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Malinowski, Bronislaw (1884 - 1942)
"I, personally, am unable to accept any revealed religion, Christian or not."

Bronislaw Malinowski


Bronislaw Kasper Malinowski was a Polish anthropologist widely considered to be one of the most important anthropologists of the twentieth century because of his pioneering work on ethnographic fieldwork, the study of reciprocity, and his detailed contribution to the study of Melanesia.

Biography
Malinowski was born in Kraków, Poland to an upper-middle class family. His father was a professor and his mother the daughter of a land-owning family. As a child he was frail, often suffering from ill-health, yet he excelled scholastically. He received a doctorate from Jagiellonian University in 1908, where he focused on mathematics and physical sciences.

He spent the next two years at Leipzig University, where he was influenced by Wilhelm Wundt and his theories of folk psychology. These then led Malinowski on to develop an interest in anthropology. At the time, James Frazer and other British authors were amongst the best-known anthropologists, and so Malinowski traveled to England to study at the London School of Economics in 1910.

In 1914 he traveled to Papua (in what would later become Papua New Guinea) where he conducted fieldwork at Mailu and then, more famously, in the Trobriand Islands. He made several field trips to this area, some of which were extended to avoid the difficulties of emigrating from an Australian colony during the First World War. It was during this period that he conducted his fieldwork on kula.

By 1922 Malinowski had earned a doctorate of science in anthropology and was teaching at the London School of Economics. In that year his book Argonauts of the Western Pacific was published. The book was universally regarded as a masterpiece and Malinowski became one of the best known anthropologists in the world. For the next three decades Malinowski would establish the LSE as one of Britain's greatest centers of anthropology. He would train many students, including students from Britain's colonies who would go on to become important figures in their home countries.

Malinowski taught intermittently in the United States, and when World War II broke out during one of these trips he remained in the country, taking up a position at Yale University, where he remained until his death.

Ideas and achievements
Malinowski is often remembered as the first researcher to bring anthropology 'off the verandah'. Previous anthropologists had conducted fieldwork through structured interviews and did not mix with their research subjects in day-to-day life. Malinowski emphasized the importance of detailed participant observation and argued that anthropologists must have daily contact with their informants if they were to adequately record the "imponderabilia of everyday life" that were so important to understanding a different culture.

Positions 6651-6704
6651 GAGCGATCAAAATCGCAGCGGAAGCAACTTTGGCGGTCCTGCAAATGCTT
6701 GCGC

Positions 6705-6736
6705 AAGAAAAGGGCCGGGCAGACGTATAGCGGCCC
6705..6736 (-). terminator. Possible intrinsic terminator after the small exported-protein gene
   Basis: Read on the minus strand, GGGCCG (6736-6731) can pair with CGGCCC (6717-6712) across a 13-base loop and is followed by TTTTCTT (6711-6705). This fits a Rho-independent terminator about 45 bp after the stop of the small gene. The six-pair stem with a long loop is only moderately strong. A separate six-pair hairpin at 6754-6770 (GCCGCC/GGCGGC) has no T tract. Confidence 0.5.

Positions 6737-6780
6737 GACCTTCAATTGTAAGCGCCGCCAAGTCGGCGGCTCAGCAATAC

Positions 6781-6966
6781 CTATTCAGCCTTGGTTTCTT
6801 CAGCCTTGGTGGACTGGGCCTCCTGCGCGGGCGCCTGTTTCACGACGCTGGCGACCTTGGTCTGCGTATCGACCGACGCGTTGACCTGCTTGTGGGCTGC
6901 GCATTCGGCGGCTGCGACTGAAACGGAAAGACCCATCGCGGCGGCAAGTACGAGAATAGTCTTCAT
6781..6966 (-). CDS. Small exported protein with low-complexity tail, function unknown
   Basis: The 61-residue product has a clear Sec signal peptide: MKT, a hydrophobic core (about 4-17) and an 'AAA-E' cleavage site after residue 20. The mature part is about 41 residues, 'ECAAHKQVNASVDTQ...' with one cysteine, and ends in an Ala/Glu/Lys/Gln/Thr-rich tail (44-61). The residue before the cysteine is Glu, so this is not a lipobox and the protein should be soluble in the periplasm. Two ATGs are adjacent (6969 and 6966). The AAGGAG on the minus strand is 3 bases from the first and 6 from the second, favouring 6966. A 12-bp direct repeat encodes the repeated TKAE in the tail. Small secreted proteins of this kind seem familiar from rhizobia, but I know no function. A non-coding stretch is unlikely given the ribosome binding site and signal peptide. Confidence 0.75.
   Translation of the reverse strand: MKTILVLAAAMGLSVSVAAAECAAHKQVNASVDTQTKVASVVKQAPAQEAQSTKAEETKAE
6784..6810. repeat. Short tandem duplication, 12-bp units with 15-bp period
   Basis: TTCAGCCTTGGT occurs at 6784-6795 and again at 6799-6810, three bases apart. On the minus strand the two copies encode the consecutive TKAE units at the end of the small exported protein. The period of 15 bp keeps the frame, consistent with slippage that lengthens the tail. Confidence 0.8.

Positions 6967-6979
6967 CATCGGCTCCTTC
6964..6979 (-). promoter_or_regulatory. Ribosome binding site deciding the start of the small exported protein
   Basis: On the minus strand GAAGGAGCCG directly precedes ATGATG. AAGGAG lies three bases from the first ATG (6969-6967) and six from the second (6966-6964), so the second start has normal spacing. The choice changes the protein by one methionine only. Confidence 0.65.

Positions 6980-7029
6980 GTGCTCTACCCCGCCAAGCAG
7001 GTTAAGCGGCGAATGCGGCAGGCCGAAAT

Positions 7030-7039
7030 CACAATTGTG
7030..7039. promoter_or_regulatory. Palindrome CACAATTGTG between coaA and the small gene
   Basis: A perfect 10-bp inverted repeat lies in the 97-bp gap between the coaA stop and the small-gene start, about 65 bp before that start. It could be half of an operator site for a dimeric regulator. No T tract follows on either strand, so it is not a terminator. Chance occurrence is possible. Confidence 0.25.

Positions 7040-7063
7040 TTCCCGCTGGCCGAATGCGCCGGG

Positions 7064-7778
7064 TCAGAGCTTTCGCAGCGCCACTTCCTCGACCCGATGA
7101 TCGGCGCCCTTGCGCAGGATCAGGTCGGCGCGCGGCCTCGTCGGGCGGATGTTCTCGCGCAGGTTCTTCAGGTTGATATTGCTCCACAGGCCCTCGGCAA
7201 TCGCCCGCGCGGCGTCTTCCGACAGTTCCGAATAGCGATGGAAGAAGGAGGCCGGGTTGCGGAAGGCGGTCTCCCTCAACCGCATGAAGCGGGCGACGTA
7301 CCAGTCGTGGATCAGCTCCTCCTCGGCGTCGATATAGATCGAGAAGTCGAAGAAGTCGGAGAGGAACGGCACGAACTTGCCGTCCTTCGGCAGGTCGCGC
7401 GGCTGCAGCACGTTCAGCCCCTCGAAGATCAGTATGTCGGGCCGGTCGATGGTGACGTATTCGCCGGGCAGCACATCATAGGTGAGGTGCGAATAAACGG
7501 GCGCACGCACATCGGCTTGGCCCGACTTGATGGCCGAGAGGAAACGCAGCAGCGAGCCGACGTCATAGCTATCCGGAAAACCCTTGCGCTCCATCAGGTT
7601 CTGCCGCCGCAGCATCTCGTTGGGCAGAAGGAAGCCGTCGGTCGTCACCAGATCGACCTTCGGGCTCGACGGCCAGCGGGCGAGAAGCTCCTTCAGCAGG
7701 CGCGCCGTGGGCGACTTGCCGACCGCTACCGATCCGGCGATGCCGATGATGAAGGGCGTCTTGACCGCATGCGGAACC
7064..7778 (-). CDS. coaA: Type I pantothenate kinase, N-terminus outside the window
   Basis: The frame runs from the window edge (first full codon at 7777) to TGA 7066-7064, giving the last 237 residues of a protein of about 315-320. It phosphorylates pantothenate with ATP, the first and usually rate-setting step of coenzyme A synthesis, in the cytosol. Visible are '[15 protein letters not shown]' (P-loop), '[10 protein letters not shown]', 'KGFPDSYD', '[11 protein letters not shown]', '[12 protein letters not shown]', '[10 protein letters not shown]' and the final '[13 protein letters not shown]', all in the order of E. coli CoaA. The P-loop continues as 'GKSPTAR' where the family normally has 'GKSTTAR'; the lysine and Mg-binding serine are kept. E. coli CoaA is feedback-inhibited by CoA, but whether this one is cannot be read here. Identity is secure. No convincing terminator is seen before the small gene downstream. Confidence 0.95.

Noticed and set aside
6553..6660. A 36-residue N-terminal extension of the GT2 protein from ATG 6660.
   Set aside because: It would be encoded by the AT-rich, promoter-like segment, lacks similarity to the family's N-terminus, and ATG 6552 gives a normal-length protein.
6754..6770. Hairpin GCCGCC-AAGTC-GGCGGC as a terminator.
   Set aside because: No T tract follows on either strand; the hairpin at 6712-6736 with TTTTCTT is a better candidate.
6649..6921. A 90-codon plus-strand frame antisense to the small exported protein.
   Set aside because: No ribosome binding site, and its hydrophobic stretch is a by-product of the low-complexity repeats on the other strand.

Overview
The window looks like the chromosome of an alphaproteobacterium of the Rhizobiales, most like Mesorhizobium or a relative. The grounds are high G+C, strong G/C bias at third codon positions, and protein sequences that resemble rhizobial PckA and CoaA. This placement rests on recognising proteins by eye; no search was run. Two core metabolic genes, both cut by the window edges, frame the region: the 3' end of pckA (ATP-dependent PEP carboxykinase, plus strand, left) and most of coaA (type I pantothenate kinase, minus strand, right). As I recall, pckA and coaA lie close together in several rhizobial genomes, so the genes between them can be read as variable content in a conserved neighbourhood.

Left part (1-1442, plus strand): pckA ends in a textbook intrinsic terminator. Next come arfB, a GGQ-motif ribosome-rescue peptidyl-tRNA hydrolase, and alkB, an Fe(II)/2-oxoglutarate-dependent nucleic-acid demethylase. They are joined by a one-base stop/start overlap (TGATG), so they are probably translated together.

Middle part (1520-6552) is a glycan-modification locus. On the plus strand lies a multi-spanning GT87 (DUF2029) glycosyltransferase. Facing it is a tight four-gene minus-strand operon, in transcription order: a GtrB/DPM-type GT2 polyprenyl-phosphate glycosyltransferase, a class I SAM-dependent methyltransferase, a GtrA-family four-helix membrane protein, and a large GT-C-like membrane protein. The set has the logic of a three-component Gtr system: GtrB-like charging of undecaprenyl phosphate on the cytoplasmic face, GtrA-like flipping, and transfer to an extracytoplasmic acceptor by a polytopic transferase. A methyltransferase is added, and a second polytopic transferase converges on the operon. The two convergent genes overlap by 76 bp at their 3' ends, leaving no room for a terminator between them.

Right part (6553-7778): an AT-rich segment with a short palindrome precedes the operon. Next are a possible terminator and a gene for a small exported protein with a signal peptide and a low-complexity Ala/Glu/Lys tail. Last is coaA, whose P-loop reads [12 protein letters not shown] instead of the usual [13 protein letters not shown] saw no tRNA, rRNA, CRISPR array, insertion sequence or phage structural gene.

He stated that the goal of the cultural anthropologist, or ethnographer, is:

to grasp the native's point of view, his relation to life, to realise his vision of his world.
However, in reference to the Kula, Malinowski also stated,in the same edition, pp.83-84:

“Yet it must be remembered that what appears to us an extensive, complicated, and yet well ordered institution is the outcome of so many doings and pursuits, carried on by savages, who have no laws or aims or charters definitively laid down. They have no knowledge of the total outline of any of their social structure. They know their own motives, know the purpose of individual actions and the rules which apply to them, but how, out of these, the whole collective institution shapes, this is beyond their mental range. Not even the most intelligent native has any clear idea of the Kula as a big, organised social construction, still less of its sociological function and implications....The integration of all the details observed, the achievement of a sociological synthesis of all the various, relevant symptoms, is the task of the Ethnographer....the Ethnographer has to construct the picture of the big institution, very much as the physicist constructs his theory from the experimental data, which always have been within reach of everybody, but needed a consistent interpretation.
In these two passages, Malinowski anticipated the distinction between description and analysis and between the views of actors and analysts. This distinction continues to inform anthropological method and theory.”

His study of Kula was also vital to the development of an anthropological theory of reciprocity, and his material from the Trobriands was extensively discussed in Marcel Mauss's seminal essay The Gift. Malinowski also originated the school of social anthropology known as functionalism. In contrast to Radcliffe-Brown's structural functionalism, Malinowski argued that culture functioned to meet the needs of individuals rather than society as a whole. He reasoned that when the needs of individuals are met, who comprise society, then the needs of society are met. To Malinowski, the feelings of people, their motives, were crucial knowledge to understand the way their society functioned:

Besides the firm outline of tribal constitution and crystallised cultural items which form the skeleton, besides the data of daily life and ordinary behaviour, which are, so to speak, its flesh and blood, there is still to be recorded the spirit—the natives' views and opinions and utterances.

 
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